On Stage

Ubu Roi

A riotous take on President’s Day

Wednesday, February 15, 2017

If you’re keen to watch a power-hungry buffoon of a ruler lay waste to his newly-conquered kingdom thanks to a caustic combination of greed and self-indulgence, your first instinct might be to turn on the news and settle in for the long haul.

A second, more interesting option involves procuring a seat to iDiOM Theater’s production of Alfred Jarry’s Ubu Roi, which not-so-coincidentally begins a three-week run on President’s Day (Mon., Feb. 20) at the Sylvia Center for the Arts.

The play follows the aforementioned political plot line to the letter—except it takes place in Poland, parodies elements from various Shakespearean classics such as Macbeth and Hamlet and—like many of Jarry’s subsequent plays—skewers everything from royalty to religion. When it debuted in Paris on Dec. 10, 1896, a riot ensued. (In that case, opening day was also closing day.)

Director Glenn Hergenhahn-Zhao says Ubu Roi wasn’t originally on iDiOM’s season lineup. But after they were contacted by a group called the Bad Hombres and Nasty Women’s Theater Resistance Movement—who were organizing readings of the play around the country on what they were calling Not-My-President’s Day—they decided to put it on the roster. He spent a month on a new translation, and has since rounded up a stellar cast.

“Since the mid-20th century, there has been a tradition of performing it when tyrant-buffoons come to power,” Hergenhahn-Zhao says. “There were productions protesting George W Bush. Unfortunately, we don’t seem to ever run out of tyrant-buffoons, so Ubu will live on, I’m sure.

“Political commentary and satire has been an important part of theater history, and has been a part of iDiOM from year one, when we put up Operation Infinite Christmas to satirize the buildup to war. We aren’t under any delusion that putting up plays is a substitute for direct political engagement, but the importance of community getting together to laugh in the face of horror, being present with compassionate people, and making poop jokes in the face of fascism cannot be underestimated.”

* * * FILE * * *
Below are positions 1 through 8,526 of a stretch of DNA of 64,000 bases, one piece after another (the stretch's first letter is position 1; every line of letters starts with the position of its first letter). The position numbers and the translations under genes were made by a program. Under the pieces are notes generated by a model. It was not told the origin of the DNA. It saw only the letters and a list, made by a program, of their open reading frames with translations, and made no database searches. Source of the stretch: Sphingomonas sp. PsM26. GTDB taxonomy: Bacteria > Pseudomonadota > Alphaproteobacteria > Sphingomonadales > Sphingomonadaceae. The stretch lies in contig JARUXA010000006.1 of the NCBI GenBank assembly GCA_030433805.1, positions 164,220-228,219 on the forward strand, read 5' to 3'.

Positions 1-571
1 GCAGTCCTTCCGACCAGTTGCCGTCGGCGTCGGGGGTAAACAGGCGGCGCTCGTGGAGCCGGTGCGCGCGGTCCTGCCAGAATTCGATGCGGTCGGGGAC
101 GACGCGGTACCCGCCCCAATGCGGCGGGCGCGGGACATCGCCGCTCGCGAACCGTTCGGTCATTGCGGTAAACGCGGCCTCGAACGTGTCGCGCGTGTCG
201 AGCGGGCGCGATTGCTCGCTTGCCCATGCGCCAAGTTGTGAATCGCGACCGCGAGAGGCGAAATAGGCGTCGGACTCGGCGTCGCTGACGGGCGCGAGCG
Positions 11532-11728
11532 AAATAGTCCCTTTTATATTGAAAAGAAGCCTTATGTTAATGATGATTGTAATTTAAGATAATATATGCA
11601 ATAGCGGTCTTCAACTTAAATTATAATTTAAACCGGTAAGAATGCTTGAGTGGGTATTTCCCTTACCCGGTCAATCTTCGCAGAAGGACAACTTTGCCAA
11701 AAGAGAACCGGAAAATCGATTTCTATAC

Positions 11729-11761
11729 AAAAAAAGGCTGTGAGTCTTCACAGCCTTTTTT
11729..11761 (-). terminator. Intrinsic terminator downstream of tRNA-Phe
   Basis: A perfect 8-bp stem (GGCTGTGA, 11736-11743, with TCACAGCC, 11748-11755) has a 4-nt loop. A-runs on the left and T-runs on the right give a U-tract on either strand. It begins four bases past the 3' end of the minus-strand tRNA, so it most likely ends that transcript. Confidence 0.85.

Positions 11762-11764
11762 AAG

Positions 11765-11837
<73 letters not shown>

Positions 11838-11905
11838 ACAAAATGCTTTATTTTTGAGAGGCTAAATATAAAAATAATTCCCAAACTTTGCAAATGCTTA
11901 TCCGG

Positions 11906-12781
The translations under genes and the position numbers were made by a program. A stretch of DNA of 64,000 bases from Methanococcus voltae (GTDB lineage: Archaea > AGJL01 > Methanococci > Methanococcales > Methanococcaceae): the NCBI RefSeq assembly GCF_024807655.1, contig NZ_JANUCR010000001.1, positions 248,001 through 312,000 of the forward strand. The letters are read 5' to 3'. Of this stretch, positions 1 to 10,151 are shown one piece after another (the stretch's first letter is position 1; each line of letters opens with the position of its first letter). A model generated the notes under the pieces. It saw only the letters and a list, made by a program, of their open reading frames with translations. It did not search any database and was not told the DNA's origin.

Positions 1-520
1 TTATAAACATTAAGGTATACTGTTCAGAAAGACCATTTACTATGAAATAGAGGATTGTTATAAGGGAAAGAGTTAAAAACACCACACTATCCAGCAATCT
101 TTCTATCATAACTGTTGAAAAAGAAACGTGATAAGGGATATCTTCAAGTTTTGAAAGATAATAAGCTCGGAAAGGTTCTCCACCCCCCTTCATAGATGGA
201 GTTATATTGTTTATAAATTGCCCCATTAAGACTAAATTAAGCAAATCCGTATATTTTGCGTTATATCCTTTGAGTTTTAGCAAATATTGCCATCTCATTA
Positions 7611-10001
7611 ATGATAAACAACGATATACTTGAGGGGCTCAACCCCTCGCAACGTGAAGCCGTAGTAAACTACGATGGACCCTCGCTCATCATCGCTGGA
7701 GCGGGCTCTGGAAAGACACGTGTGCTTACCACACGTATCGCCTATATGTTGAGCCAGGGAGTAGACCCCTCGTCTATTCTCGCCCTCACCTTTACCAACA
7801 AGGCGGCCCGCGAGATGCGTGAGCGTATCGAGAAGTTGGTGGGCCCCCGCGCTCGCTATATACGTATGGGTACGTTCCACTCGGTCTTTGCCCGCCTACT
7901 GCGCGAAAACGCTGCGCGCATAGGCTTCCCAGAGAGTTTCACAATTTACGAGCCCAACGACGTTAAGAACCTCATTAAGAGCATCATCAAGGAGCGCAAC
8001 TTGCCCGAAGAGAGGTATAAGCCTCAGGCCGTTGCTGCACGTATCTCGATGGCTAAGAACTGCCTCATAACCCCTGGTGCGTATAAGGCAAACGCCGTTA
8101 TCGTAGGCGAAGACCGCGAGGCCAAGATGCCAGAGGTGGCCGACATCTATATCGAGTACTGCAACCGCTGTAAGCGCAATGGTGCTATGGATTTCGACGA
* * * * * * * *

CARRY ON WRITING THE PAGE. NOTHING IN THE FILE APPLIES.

So far, Hergenhahn-Zhao knows of about six productions and many more readings of Ubu Roi that will be happening around the globe on Feb. 20. Some are making their productions more Trump-centric and taking a few liberties with the text.

“One production in England is called King Turd,” he says. “A production in Vermont is called Trumpuboo Rex.  Ours sticks a little more to the original, and lets people find what Trump they may.”

And, with Ubu Roi playing for more than one night, Hergenhahn-Zhao allows he doesn’t anticipate any riots at the Sylvia Center Studio Theater.

“People are less inclined to riot at theater today, sadly,” he says. “They are also not as offended at vulgarity and poop jokes, thankfully. There is good reason to believe that the young playwright and his cohorts instigated the riots in 1896 as part of the show and then they got out of hand, so if you see anyone start to throw things at the actors, it probably will be me.”

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